Category Archives: Contract negotiating when buying or selling a home

Important Real Estate Question Answered for Buyers and Sellers – Sacramento Hot Real Estate Market

“How is our Sacramento real estate market?” is a question I get quite frequently when talking to friends, past and new clients. Before elaborating on this question, I try to start with a simple answer, such as : “Well, it is a seller’s market right now.” This straight forward statement is immediately understood, but oddly enough, I have come across seasoned agents who still do not explain our purchase agreements to their buyers correctly and honestly.

 

One of my listings that I have sold for my sellers in three days with multiple offers. Yet, the buyer asked for $5,000 credit for repairs following the home and pest inspections, even though the repairs were quite minor. Their intention was to renegotiate on the price after the inspections, which should not be a buyer’s focus or hope when making an offer.

 

I have recently sold properties in Auburn, Rancho Cordova, Carmichael and acted as the listing agent, meaning that I represented the seller. On all the listings, I received offers at or above asking price with no mention about repairs on them, which is why I want to answer and clarify the following question for future homeowners, as well as sellers.

 

  1. Is the seller obligated to do repairs for the buyer after buyer’s home and pest inspections to name just a few?

    The answer is: NO. The seller can certainly choose to do some repairs, all, or no repairs based on the “as is” clause, or paragraph 16 that is in our contracts. Yet,  most selling, or buyers’ agents do not bother to explain this clause to their buyers, who will get upset and frustrated later, if sellers do not agree to do repairs.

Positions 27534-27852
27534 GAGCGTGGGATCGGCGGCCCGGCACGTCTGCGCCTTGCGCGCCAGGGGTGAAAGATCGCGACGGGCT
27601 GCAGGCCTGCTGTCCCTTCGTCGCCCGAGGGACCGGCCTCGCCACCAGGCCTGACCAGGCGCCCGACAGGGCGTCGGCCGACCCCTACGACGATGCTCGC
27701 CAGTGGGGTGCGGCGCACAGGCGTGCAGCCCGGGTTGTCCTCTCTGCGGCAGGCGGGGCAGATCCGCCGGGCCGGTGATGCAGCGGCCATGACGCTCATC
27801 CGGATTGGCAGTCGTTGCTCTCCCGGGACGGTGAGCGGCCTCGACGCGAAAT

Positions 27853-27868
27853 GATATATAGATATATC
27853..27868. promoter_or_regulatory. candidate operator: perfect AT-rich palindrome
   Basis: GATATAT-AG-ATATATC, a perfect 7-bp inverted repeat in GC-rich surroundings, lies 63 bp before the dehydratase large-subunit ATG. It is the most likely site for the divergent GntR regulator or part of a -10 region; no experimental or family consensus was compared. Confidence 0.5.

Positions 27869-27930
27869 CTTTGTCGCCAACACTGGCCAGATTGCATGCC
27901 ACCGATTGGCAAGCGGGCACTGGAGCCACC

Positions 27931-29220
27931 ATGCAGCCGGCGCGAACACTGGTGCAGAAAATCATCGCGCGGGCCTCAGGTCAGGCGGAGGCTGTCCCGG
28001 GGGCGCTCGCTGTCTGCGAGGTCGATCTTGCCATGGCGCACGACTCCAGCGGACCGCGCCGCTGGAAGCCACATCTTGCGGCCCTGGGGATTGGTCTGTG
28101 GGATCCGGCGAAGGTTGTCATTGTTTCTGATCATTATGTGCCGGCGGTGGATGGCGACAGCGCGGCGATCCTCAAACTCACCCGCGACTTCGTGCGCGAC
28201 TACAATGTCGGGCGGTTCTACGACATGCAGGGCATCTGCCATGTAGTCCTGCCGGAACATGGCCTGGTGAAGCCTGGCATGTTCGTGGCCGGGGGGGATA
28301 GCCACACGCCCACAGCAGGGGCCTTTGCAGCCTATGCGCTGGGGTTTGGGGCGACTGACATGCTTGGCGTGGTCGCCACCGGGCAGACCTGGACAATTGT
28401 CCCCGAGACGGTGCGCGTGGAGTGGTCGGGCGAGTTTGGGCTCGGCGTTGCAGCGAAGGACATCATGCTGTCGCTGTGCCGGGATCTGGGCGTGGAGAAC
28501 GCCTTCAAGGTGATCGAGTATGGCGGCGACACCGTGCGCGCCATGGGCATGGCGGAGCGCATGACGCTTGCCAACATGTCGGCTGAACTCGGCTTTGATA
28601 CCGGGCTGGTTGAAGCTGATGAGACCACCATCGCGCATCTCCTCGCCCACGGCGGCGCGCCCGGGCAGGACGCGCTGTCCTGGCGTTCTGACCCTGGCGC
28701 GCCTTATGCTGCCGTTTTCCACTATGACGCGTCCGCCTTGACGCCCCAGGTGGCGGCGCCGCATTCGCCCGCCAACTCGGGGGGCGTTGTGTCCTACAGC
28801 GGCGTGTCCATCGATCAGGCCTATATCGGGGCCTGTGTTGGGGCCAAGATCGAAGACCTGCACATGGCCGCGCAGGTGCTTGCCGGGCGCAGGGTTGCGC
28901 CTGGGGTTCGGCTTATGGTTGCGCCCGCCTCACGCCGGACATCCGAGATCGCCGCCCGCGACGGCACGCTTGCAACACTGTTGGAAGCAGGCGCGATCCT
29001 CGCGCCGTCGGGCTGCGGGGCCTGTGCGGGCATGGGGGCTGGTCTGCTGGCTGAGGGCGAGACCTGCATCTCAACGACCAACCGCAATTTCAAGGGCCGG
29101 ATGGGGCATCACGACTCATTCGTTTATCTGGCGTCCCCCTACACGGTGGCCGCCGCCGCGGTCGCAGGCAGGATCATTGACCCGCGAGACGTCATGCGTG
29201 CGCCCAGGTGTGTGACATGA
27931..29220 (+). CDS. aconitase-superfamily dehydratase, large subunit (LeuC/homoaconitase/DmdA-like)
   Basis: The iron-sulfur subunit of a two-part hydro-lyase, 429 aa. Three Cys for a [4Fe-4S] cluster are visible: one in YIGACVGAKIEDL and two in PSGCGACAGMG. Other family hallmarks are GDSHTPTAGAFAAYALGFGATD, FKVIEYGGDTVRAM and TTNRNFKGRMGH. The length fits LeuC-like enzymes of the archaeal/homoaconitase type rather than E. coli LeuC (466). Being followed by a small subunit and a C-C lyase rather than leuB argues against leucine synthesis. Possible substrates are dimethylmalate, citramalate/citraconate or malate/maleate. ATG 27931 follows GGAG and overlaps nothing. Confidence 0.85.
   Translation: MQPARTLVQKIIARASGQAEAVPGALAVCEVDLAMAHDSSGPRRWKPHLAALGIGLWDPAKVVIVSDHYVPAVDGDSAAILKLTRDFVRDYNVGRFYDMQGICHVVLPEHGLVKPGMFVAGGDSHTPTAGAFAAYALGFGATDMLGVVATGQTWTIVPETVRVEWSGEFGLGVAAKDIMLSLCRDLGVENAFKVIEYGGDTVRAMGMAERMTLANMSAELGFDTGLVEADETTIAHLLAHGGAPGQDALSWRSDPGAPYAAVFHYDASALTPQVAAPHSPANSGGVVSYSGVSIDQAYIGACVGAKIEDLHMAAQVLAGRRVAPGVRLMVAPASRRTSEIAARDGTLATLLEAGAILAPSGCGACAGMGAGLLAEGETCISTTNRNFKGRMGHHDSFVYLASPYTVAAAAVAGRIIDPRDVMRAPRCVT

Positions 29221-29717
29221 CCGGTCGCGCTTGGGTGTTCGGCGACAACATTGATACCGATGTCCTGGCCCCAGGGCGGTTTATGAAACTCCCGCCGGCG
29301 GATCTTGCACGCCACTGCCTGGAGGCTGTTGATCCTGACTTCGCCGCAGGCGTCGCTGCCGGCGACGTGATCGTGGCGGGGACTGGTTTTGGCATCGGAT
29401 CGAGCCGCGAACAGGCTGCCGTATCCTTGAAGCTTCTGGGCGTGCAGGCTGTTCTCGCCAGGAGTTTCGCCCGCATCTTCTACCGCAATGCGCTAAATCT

16. CONDITION OF PROPERTY: Unless otherwise agreed in writing: (i) the Property is sold (a) “AS-IS” in its PRESENT physical condition as of the date of Acceptance and (b) subject to Buyer’s Investigation rights; (ii) the Property, including pool, spa, landscaping and grounds, is to be maintained in substantially the same condition as on the date of Acceptance; and (iii) all debris and personal property not included in the sale shall be removed by Close Of Escrow.

With older homes there are more items that home inspectors point out on their reports. However,  our purchase contracts are written as is. You can always try to negotiate, but sellers do not have to agree.

 

The moral of the story for buyers and sellers:

 

  1. Buyers – Do not expect the sellers to bend over backwards to do repairs, or offer a credit. Be reasonable if you do ask for repairs and evaluate the repairs needed before making an offer in case sellers will not agree to do these repairs after your inspections.
  2. Sellers – I hope you will work with an agent who will fight for every dollar on your behalf and who will not make you do unnecessary repairs, especially if you are selling your home at a great price and have had multiple offers. Have your agents negotiate on your behalf, and feel free to refuse doing minor/petty repairs that come across on the famous, or most precisely, infamous Request for Repairs form. Yet, be flexible with repairs that are major or safety items, as it is not always easy to start with a new buyer and it will definitely delay the close of escrow.

 

For more info on running and real estate, whether buying or selling, please e-mail me at carmenmicsa@yahoo.com, or call me at 916-342-2446. Running for real estate with joy!